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I have multiple (1000+) JSON files each of which contain a JSON array. I want to merge all these files into a single file.

I came up with the following, which reads each of those files and creates a new object with all the contents. I then write this new object into a new file.

Is this approach efficient? Is there a better way to do so?

head = []
with open("result.json", "w") as outfile:
    for f in file_list:
        with open(f, 'rb') as infile:
            file_data = json.load(infile)
            head += file_data
    json.dump(head, outfile)
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  • \$\begingroup\$ do you need multithread solution? \$\endgroup\$ – Nikita Apr 18 '15 at 0:16
  • \$\begingroup\$ My concern with this approach is that you load the entire array into memory in the head variable. If you have a lot of data in those 1000+ files, you might start running out of memory. \$\endgroup\$ – alexwlchan Apr 18 '15 at 14:00
  • 6
    \$\begingroup\$ Cheap-and-nasty approach: read each file, then immediately append the contents onto the result file, minus the opening and closing array markers ([]). Add commas and array markers as appropriate between items. Then you only have one file in memory at a time. \$\endgroup\$ – alexwlchan Apr 18 '15 at 14:01
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  1. First off, if you want reusability, turn this into a function. The function should have it's respective arguments.
  2. Secondly, instead of allocating a variable to store all of the JSON data to write, I'd recommend directly writing the contents of each of the files directly to the merged file. This will help prevent issues with memory.
  3. Finally, I just have a few nitpicky tips on your variable naming. Preferably, head should have a name more along the lines of merged_files, and you shouldn't be using f as an iterator variable. Something like json_file would be better.
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This is essentially alexwlchan's comment spelled out:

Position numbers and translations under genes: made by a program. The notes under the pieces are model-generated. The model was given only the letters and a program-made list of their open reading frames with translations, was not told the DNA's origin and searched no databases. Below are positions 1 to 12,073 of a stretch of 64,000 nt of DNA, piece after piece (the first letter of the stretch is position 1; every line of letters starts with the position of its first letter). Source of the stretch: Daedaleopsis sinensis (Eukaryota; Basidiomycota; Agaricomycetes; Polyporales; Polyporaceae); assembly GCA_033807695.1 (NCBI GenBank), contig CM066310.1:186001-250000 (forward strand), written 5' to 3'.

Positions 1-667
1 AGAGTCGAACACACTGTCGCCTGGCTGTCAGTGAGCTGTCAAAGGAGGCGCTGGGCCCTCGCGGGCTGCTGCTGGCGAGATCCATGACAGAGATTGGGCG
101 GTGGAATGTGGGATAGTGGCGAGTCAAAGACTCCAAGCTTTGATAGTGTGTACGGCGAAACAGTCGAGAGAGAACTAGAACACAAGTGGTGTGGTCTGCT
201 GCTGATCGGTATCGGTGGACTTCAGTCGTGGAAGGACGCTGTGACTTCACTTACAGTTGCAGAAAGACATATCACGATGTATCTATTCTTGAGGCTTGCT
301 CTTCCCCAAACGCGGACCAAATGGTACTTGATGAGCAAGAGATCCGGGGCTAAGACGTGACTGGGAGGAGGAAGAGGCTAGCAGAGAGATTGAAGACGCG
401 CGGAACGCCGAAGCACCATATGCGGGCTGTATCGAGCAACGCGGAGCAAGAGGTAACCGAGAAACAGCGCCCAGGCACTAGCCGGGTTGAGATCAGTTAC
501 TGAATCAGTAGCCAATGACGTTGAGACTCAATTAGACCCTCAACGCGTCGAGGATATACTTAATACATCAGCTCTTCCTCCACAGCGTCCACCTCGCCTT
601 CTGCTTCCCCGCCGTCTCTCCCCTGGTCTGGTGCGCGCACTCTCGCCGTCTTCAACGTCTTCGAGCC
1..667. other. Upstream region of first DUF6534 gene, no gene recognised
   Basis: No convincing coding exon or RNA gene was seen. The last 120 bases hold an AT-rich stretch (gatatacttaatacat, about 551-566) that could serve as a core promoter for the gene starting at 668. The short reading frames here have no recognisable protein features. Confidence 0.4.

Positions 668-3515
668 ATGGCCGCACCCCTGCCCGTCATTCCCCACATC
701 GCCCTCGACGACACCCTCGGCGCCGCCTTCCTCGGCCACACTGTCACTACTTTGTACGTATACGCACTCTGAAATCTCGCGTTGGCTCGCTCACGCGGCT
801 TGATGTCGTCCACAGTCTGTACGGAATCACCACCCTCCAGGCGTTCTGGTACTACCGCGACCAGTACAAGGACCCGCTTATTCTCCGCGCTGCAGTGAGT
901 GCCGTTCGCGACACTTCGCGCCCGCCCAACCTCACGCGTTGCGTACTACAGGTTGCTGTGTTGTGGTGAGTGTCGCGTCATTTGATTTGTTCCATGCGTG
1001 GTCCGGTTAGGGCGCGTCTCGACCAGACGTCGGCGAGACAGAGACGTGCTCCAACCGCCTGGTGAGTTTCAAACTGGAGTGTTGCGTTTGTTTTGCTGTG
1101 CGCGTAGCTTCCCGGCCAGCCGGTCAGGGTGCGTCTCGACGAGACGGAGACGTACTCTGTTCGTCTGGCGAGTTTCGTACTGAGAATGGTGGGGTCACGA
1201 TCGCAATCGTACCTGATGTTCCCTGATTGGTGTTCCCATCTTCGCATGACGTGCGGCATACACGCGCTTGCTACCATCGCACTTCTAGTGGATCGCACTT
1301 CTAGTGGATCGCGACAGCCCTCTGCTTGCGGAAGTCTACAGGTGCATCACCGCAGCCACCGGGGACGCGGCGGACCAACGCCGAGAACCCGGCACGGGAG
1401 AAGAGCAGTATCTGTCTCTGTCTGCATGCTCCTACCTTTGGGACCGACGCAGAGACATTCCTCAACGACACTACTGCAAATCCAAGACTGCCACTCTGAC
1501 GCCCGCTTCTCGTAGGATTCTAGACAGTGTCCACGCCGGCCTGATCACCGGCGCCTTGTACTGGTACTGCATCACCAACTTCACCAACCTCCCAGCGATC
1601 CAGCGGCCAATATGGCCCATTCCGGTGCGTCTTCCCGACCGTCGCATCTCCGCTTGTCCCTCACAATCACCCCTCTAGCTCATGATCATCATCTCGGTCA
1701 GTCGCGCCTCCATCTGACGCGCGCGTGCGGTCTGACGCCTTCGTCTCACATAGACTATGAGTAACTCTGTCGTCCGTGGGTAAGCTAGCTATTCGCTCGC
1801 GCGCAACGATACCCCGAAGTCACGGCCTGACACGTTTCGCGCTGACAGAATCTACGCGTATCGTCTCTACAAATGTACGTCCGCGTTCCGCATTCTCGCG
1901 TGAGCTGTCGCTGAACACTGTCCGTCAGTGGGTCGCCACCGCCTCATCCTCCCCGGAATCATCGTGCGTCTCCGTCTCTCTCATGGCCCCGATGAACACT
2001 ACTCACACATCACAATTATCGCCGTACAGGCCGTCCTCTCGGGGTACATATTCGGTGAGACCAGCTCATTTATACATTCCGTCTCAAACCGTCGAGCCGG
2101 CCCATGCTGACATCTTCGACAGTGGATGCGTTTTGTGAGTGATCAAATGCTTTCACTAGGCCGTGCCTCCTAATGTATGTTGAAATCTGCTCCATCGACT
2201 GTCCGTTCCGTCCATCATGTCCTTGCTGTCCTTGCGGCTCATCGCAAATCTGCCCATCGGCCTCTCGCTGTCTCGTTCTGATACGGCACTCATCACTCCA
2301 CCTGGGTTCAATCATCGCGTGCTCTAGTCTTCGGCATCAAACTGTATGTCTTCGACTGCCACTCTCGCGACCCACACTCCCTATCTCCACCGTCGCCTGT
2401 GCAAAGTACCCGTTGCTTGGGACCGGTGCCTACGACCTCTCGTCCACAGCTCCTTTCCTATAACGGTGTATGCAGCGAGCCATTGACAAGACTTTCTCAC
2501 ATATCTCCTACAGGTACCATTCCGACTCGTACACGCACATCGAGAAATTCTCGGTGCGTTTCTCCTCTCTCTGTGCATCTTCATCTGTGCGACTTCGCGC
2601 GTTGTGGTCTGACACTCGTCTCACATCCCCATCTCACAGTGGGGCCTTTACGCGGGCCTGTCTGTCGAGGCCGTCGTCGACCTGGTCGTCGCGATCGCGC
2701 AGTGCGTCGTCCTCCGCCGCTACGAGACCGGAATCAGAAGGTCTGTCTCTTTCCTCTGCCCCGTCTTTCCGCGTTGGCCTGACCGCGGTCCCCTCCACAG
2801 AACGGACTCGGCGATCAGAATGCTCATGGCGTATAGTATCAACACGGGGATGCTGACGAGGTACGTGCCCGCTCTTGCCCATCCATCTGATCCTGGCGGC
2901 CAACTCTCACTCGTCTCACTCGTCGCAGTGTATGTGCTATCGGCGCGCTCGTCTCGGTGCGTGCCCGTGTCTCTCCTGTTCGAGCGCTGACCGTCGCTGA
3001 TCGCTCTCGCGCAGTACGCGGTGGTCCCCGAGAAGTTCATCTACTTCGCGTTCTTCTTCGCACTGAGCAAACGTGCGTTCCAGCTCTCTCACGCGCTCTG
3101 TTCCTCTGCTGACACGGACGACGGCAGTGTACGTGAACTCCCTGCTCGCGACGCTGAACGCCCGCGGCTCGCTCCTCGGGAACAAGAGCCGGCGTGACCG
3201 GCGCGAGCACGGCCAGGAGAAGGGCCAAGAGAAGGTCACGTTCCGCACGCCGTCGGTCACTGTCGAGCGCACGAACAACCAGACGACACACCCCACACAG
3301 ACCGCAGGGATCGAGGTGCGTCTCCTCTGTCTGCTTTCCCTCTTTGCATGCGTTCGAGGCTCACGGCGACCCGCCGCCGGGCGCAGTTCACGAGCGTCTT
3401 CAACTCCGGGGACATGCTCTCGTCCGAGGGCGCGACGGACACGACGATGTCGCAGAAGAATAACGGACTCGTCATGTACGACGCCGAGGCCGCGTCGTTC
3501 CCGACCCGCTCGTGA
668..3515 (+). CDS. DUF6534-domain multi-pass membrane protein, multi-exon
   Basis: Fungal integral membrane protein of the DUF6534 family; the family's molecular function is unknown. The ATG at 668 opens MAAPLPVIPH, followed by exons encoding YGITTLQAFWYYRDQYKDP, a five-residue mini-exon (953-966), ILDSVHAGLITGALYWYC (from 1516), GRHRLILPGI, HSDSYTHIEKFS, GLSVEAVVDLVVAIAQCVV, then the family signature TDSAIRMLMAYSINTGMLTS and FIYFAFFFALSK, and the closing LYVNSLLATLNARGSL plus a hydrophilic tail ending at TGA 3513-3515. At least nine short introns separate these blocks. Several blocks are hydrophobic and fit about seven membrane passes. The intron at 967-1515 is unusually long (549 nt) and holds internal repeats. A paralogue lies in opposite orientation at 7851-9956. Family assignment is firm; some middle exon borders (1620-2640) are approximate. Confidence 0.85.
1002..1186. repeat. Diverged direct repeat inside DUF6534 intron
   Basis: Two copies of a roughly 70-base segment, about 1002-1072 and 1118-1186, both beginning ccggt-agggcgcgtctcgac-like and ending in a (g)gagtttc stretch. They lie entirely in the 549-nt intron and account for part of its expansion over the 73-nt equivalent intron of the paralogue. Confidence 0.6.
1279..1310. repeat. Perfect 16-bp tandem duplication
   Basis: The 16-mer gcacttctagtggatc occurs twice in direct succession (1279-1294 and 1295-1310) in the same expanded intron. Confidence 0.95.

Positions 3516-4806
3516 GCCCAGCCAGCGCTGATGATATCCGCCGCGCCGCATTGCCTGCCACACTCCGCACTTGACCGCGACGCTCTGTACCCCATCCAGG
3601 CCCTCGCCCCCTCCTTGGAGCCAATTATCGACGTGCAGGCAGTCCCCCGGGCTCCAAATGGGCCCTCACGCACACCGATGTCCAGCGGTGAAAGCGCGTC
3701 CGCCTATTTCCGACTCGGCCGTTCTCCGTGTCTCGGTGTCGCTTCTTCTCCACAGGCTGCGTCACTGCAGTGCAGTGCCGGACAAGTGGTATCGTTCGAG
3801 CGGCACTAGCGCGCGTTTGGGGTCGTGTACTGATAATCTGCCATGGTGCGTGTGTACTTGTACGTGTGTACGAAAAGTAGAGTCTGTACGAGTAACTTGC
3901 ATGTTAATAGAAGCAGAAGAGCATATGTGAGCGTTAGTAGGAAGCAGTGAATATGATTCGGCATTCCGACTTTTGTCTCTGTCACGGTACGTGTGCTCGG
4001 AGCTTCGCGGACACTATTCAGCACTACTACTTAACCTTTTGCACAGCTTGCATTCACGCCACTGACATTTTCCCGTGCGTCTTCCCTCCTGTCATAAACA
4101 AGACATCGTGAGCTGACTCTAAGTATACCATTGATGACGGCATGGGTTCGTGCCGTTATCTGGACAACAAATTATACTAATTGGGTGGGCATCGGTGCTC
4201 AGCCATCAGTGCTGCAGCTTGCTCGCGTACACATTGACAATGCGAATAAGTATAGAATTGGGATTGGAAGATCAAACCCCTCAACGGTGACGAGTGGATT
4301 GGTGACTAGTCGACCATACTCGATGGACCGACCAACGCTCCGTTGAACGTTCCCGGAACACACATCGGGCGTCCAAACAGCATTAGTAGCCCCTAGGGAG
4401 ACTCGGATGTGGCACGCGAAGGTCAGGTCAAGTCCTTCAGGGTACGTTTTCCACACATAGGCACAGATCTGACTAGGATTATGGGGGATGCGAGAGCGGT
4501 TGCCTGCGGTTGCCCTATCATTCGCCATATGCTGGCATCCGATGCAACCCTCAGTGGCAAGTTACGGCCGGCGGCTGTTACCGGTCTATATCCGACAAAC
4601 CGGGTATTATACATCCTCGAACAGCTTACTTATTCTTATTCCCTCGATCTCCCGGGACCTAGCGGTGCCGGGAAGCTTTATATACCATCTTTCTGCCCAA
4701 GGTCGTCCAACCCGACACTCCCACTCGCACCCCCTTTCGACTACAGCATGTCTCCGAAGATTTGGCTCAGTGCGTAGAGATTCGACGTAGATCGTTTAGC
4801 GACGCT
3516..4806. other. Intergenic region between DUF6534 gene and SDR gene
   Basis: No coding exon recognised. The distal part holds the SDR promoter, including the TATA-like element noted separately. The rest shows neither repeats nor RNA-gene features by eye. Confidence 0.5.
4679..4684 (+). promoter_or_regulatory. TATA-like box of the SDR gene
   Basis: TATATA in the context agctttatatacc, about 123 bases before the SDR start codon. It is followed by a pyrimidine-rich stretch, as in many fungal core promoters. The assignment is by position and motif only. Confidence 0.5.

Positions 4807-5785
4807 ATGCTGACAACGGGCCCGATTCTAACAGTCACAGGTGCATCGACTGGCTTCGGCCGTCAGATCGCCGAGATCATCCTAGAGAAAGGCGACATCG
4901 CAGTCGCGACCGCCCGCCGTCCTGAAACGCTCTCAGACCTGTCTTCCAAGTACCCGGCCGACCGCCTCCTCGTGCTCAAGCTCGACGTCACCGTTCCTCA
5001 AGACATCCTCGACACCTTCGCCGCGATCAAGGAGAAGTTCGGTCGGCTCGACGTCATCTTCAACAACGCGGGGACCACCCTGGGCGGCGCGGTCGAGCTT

Parsing and serializing JSON doesn't come for free, so you may want to avoid it. I think you can just output "[", the first file, ",", the second file etc., "]" and call it a day. If all inputs are valid JSON, unless I'm terribly mistaken, this should also be valid JSON.

In code, version 1:

def cat_json(outfile, infiles):
    file(outfile, "w")\
        .write("[%s]" % (",".join([mangle(file(f).read()) for f in infiles])))

def mangle(s):
    return s.strip()[1:-1]

Version 2:

def cat_json(output_filename, input_filenames):
    with file(output_filename, "w") as outfile:
        first = True
        for infile_name in input_filenames:
            with file(infile_name) as infile:
                if first:
                    outfile.write('[')
                    first = False
                else:
                    outfile.write(',')
                outfile.write(mangle(infile.read()))
        outfile.write(']')

The second version has a few advantages: its memory requirements should be something like the size of the longest input file, whereas the first requires twice the sum of all file sizes. The number of simultaneously open file handles is also smaller, so it should work for any number of files.

By using with, it also does deterministic (and immediate!) deallocation of file handles upon leaving each with block, even in python implementations with non-immediate garbage collection (such as pypy and jython etc.).

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